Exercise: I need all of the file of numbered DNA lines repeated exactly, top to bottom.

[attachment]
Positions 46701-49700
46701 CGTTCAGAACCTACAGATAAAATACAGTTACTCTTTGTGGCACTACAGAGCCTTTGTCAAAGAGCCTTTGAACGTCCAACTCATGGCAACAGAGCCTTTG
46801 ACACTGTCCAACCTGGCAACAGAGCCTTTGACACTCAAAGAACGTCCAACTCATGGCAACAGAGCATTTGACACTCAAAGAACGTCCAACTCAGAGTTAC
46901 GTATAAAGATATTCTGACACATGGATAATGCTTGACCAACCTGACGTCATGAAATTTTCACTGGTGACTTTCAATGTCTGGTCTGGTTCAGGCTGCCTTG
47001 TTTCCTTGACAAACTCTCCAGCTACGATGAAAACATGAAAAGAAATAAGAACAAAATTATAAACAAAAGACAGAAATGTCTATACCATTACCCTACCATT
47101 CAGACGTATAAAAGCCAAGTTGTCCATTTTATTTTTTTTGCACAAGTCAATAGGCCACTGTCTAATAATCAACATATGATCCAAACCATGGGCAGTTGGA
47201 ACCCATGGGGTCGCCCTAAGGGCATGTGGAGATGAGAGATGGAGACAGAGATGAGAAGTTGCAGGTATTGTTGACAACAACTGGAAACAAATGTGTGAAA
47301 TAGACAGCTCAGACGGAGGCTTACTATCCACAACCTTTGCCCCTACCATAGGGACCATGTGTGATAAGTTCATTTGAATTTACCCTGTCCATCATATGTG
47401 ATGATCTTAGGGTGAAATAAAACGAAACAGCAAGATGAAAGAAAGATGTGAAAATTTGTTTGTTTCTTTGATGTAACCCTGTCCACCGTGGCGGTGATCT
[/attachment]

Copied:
Positions 46701-49700
46701 CGTTCAGAACCTACAGATAAAATACAGTTACTCTTTGTGGCACTACAGAGCCTTTGTCAAAGAGCCTTTGAACGTCCAACTCATGGCAACAGAGCCTTTG
46801 ACACTGTCCAACCTGGCAACAGAGCCTTTGACACTCAAAGAACGTCCAACTCATGGCAACAGAGCATTTGACACTCAAAGAACGTCCAACTCAGAGTTAC
46901 GTATAAAGATATTCTGACACATGGATAATGCTTGACCAACCTGACGTCATGAAATTTTCACTGGTGACTTTCAATGTCTGGTCTGGTTCAGGCTGCCTTG
47001 TTTCCTTGACAAACTCTCCAGCTACGATGAAAACATGAAAAGAAATAAGAACAAAATTATAAACAAAAGACAGAAATGTCTATACCATTACCCTACCATT
47101 CAGACGTATAAAAGCCAAGTTGTCCATTTTATTTTTTTTGCACAAGTCAATAGGCCACTGTCTAATAATCAACATATGATCCAAACCATGGGCAGTTGGA
47201 ACCCATGGGGTCGCCCTAAGGGCATGTGGAGATGAGAGATGGAGACAGAGATGAGAAGTTGCAGGTATTGTTGACAACAACTGGAAACAAATGTGTGAAA
47301 TAGACAGCTCAGACGGAGGCTTACTATCCACAACCTTTGCCCCTACCATAGGGACCATGTGTGATAAGTTCATTTGAATTTACCCTGTCCATCATATGTG
47401 ATGATCTTAGGGTGAAATAAAACGAAACAGCAAGATGAAAGAAAGATGTGAAAATTTGTTTGTTTCTTTGATGTAACCCTGTCCACCGTGGCGGTGATCT